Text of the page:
San Mateo, Calif. - Cradle Technologies Inc., one of the few surviving proponents of large-scale multiprocessing for media convergence applications, is announcing availability of its first silicon offering. The 3400 chip, comprising eight DSP cores, four proprietary general-purpose RISC cores and a cluster of I/O processing resources, represents the initial, base-level implementation of the Cradle architecture.
The architecture is aimed at videoconferencing, HDTV set-tops, high-resolution scanner/printers and other applications that require intense, stream-driven digital processing combined with modest amounts of control traffic. Rather than taking a conventional approach to these applications-with either a massive DSP chip or an ASIC with application-specific data paths-Cradle attacks the computing problem with clusters of DSP devices on a single chip.
A Cradle DSP cluster includes four multistream processors (MSPs), as the company calls them, that share a modest-sized but fast local memory: 64 kbytes of data memory and 32 kbytes of instruction memory. The memory may be configured as cache or as local scratchpad and is managed by a RISC-based memory transfer engine (MTE)-sort of a DMA controller on steroids. Each MSP, in turn, includes a general-purpose RISC core and two DSP cores. Each DSP has its own small local RAM and address-generation capability.
The initial implementation includes one such cluster, although Cradle envisions multiple clusters in future implementations. In addition to the computing cluster, the chip includes an I/O processing cluster with two more general-purpose RISC cores, two MTEs and its own block of program and data memory.
Chip input and output is meant to be nearly as flexible as the computing resources. General-purpose programmable I/O pins, backed by small FIFOs and control state machines, link to the I/O processing cluster to offer general-purpose I/O for data sources and destinations. These pins can also be used to cascade devices to increase the level of parallelism in computations. Since the pins are implemented as CMOS 3.3-volt I/O pads, they are not suitable for low-voltage signaling but are otherwise flexible. A dedicated SDRAM controller is provided, so this critical interface is not left up to the programmable resources. The SDRAM interface has its own FIFO, with reordering capability to optimize bank accesses.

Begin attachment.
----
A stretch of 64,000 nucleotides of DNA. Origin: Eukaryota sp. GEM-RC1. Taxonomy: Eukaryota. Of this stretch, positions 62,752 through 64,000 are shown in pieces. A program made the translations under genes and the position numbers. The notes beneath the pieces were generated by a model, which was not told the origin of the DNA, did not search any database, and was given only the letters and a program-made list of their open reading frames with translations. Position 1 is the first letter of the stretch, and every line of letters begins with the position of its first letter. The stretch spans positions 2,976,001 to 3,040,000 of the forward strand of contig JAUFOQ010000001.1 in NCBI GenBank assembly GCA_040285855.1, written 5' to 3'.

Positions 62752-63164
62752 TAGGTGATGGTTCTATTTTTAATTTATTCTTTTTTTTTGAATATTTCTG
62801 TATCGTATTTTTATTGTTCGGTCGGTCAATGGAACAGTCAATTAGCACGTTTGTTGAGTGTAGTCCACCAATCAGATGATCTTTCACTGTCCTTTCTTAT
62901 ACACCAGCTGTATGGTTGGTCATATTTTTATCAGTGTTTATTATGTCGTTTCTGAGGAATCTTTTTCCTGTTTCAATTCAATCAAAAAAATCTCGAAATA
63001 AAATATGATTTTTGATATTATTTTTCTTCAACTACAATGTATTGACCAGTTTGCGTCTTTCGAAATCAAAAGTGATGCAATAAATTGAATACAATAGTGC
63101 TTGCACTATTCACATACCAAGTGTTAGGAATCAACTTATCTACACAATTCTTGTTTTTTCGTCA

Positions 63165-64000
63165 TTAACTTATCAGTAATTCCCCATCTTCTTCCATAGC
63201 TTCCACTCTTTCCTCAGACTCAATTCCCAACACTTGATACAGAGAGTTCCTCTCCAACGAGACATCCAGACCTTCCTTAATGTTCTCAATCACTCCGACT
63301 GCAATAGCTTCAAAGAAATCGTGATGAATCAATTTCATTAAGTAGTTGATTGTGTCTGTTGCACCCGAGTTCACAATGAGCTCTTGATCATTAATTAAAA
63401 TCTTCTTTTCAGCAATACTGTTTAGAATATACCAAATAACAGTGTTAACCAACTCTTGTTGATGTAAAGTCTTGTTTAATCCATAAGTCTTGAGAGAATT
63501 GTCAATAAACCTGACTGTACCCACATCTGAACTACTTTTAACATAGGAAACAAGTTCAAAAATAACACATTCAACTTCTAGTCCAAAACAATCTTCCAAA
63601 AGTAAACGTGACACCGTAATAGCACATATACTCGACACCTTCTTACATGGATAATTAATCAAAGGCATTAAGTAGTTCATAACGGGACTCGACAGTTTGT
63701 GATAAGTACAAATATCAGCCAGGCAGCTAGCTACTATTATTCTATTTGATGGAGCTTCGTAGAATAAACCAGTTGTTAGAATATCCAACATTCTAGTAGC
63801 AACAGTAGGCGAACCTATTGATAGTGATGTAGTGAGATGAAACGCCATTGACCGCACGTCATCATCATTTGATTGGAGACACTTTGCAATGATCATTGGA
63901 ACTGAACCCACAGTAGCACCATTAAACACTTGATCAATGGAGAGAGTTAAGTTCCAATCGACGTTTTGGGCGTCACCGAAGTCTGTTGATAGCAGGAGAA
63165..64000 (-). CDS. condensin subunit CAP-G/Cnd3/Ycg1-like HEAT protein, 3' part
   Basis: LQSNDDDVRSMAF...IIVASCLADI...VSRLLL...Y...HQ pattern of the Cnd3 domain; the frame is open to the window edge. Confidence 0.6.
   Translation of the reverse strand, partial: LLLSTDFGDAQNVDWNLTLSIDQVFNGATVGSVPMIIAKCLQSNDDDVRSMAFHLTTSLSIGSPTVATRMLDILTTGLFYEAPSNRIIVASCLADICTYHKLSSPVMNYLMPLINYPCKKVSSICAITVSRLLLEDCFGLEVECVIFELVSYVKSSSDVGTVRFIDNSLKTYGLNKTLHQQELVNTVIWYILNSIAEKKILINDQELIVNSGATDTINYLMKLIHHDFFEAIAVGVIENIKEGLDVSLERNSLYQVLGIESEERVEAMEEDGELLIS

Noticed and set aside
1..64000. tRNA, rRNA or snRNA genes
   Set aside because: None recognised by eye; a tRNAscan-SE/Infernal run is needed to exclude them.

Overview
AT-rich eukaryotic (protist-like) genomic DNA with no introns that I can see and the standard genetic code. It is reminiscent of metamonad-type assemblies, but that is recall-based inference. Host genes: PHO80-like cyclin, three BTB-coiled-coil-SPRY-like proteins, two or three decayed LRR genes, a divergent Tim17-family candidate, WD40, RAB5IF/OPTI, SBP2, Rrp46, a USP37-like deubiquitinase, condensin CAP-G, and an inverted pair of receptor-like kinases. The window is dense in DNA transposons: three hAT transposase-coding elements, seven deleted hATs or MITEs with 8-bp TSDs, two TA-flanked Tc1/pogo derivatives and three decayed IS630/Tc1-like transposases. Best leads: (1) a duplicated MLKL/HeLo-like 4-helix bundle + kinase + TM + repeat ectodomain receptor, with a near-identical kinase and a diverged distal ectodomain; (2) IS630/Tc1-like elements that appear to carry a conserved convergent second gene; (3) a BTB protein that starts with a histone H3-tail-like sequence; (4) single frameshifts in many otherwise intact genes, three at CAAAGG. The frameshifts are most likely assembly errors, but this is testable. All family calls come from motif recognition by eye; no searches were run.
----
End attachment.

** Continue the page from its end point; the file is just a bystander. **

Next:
All of these resources-the DSP cluster, the I/O cluster, SDRAM controller and a collection of semaphores and synchronization devices-are interconnected through a shared global on-chip bus.
Cradle is quick to point out that this is not a general-purpose computing architecture. Nor is it a variant on symmetric multiprocessing or a scaled-down massively parallel supercomputer. It is an architecture specifically intended for applications in which data arrives in ordered streams, requires stream-oriented signal processing without a high frequency of context changes and is readily decomposed into substreams by exploiting inherent parallelism in the data.
All such architectures thrive or die by the ability of their programming tools to fit real applications into the preconceptions of the architects. Appropriately, Cradle has invested a lot of energy in its development tools. A base set of tools provides C-level programmability for the various engines, based on ANSI C and GNU libraries. A proprietary eCOS operating system is provided as well. Perhaps more important, the company has developed a cycle-accurate full-chip simulator and interlocked set of debugging tools that allow developers not only to observe code execution on the engines but also to watch the interaction of the clusters across the global bus.
A second level of software aims the new silicon at two specific application areas. Cradle has assembled royalty-free application building blocks for these two initial target applications: video processing and printer image processing. The blocks include video codecs, a TCP/IP stack, RTP, CCD calibration and image enhancement algorithms for video processing.
The chip comes in two versions: the ECE 3400 comes with the video communications software package and the MPE 3400 comes with the printer processing package. In either case, the silicon is the same.
The chip is implemented in a 150-nanometer process and the processor cluster runs on a 220-MHz clock. The global bus clock is set at 300 MHz. At this speed Cradle rates the chip at a peak computational rate of twenty-eight 8-by-8-bit gigaMACs. The chip is rated at 3 watts typical at 1.2 volts. The chip, with either software package, is priced under $50 in large quantities, with parts available now.
Go to Cradle's web site for more information.
This item originally ran on EETimes.com.